Great news for developers and testers everywhere. Recently, on Microsoft’s Modern.IE site (which houses tools and resources for IE devs), the company released free, pre-built, fully functional virtual machines (VMs) specifically built for testing Internet Explorer.
You can download several different VMs, each with various versions of Windows OS (from Vista to 8) and various versions of IE (from 7 to 10). These are fully functional installations of Windows (not emulators) and are optimized for speed. One caveat, each instance is restricted with a time limit (within a single session).
There are versions prepared for Windows, OSX, and Linux, via VMware Player, VMware Fusion, and VirtualBox, respectively.
What testing resources do you love?
Extensions and plugins can make life so much easier. Those of us who use Chrome now have more options when it comes to Gmail.
This article in PC World Magazine explores several nifty extensions, including KeyRocket, Markdown Here, Right Inbox for Gmail, Checker Plus, and Gmail Offline.
They all look pretty exciting to me. They make things easier for the user and are free. What more could you ask?
Have you used these extensions? Are there others you prefer?
Sometimes the most insignificant things make my day.
Recently, I converted from an avid Firefox devotee to a Chrome enthusiast. In the past, there were many little quirks which kept me from switching over, such as the missing spell-check context menu when I hit the menu key on a misspelled word (which works now), the third-party search dropdown (which works now from the omnibar), and the very clunky bookmark manager.
After I switched to Chrome last year, I bemoaned the lack of “Sort by name” when I right click on a folder of bookmarks. Instead, I must open the Bookmark Manager, navigate to a folder in the right hand side (not the left!), click Organize, and then Sort. And I had to do this for every folder I want to sort. My bookmark sync extension, Xmarks, couldn’t help me here either.
Everyone has different preferences for preferred browsers and plug-ins when working. My current favorite set-up is Google Chrome
with the following extensions installed.
Here’s what I use and why:
- Adblock Plus – My favorite ad blocking program/plug-in. I’ve used this across multiple browsers and platforms. It’s easy to use and helps cut down on ads competing for my attention when I am searching for solutions and examples on the interwebs.
- Firebug Lite – A great code inspection tool that I like to use in conjunction with Chrome’s built-in inspector. Chrome’s inspector has more functionality than Firebug Lite, but I still prefer Firebug Lite’s method of inspecting individual page elements.
- JSONView – Ever tried reading a block of non-formatted JSON? It’s not pretty. Fellow developer Craig saved my life (or at least my eyesight) one day when he told me to go install the JSONView extension by gildas. Now reading JSON is 1000% better.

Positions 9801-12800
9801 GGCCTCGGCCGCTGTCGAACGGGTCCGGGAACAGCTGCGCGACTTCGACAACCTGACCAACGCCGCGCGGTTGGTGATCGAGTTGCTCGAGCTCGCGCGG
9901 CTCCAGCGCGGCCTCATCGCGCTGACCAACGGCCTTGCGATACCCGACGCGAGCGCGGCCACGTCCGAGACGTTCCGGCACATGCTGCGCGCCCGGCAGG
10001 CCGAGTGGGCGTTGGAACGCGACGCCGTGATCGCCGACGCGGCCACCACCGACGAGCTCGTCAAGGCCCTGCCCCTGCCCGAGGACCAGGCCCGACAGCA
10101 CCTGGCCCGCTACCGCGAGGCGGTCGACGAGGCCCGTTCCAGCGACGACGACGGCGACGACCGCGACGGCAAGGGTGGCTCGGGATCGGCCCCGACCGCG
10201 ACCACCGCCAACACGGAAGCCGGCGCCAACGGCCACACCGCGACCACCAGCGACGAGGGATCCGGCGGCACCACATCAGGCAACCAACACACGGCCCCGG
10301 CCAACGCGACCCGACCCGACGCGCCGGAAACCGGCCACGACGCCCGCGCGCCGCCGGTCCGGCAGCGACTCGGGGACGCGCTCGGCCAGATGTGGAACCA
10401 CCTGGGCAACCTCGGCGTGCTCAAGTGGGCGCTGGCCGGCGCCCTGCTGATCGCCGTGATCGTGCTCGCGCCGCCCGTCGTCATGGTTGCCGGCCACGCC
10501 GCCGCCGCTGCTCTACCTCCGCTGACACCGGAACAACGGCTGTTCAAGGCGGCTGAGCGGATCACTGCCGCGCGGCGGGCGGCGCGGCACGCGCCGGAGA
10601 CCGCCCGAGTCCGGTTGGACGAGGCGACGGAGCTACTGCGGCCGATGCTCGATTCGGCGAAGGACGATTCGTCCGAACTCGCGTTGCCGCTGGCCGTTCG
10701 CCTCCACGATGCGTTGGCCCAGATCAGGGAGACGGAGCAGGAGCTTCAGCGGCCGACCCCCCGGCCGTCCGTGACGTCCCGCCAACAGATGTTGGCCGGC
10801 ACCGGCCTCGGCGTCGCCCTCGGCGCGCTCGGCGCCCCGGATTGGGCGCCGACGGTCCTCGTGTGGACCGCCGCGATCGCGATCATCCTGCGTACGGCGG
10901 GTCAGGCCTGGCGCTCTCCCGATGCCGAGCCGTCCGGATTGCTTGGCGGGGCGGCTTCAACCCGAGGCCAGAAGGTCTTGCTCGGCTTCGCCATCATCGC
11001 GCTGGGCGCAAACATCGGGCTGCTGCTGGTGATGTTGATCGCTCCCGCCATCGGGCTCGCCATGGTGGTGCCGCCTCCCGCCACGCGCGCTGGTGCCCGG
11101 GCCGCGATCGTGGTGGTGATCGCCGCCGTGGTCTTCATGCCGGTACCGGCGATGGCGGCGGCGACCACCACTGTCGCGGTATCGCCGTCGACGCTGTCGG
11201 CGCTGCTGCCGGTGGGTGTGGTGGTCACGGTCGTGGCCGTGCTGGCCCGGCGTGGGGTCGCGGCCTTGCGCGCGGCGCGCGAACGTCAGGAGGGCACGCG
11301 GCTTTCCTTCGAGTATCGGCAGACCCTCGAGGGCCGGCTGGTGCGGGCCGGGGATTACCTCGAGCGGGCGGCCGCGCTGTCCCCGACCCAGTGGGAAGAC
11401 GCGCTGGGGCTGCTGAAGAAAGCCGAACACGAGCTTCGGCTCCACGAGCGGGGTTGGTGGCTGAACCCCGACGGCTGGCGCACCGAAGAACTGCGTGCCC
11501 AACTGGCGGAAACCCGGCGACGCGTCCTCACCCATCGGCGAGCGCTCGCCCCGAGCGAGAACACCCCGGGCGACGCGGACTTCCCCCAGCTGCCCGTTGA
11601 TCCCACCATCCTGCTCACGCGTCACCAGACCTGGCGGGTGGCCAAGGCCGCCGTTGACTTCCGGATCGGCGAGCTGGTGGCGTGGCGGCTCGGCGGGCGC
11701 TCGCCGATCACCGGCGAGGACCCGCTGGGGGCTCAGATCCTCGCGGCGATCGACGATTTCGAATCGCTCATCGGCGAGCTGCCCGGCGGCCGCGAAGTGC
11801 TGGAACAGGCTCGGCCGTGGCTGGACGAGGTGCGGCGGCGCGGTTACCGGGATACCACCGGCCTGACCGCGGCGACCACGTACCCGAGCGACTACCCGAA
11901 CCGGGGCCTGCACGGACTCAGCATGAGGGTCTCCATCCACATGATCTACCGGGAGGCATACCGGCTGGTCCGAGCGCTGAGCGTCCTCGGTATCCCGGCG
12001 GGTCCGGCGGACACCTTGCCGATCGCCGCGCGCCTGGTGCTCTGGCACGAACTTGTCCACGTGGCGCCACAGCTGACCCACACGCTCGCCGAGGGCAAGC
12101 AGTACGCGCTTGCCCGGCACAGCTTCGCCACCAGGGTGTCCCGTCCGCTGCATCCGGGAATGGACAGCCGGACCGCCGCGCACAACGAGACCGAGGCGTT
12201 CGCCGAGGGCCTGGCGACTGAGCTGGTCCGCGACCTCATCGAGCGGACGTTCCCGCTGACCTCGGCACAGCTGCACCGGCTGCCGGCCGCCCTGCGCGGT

- LastPass – A fantastic password manager integrated into your browser of choice. It allows me to easily pre-populate log ins and forms when I am working on a project in a secure manner. I have to log in with my credentials before the extension will retrieve username and password information and once I log out, no one else can get to my stored log ins.
- Web Developer – Select colors from the screen. Measure page elements. Display form elements and values. Outline tables and divs and spans. Display print styles. The list of things amazingly useful things that the Web Developer extension can do goes on and on. If I could have only one extension for Chrome, it would be Web Developer. Hands down.
What extensions do you find essential?
It’s old news that most websites track your surfing habits. Advertising providers, online marketers, and other behavioral tracking elements are spread quite wide across many of the sites that we visit every day. These elements could hide inside of a hidden frame, or even a single pixel. Fortunately, these days, there are many new tools available to look behind the curtain and see exactly who is tracking you.
One of my favorite new browser plugins is Ghostery, a handy tool for revealing all of the tracking elements on any web page. It installs in seconds and is cross-platform, cross-browser. Once installed, the friendly blue ghost icon will alert you, with a small bubble, the number of tracking elements on the current page. From there, you may elect to block any of these scripts from tracking you on any other site.
Read more about it at www.ghostery.com, download the extension for your favorite browser, and then go exploring! You’ll be amazed at how many tracking elements Ghostery will alert you to on sites you visit every day.
What tools do you use to avoid being tracked, or do you think that tracking is a necessary part of website data collection?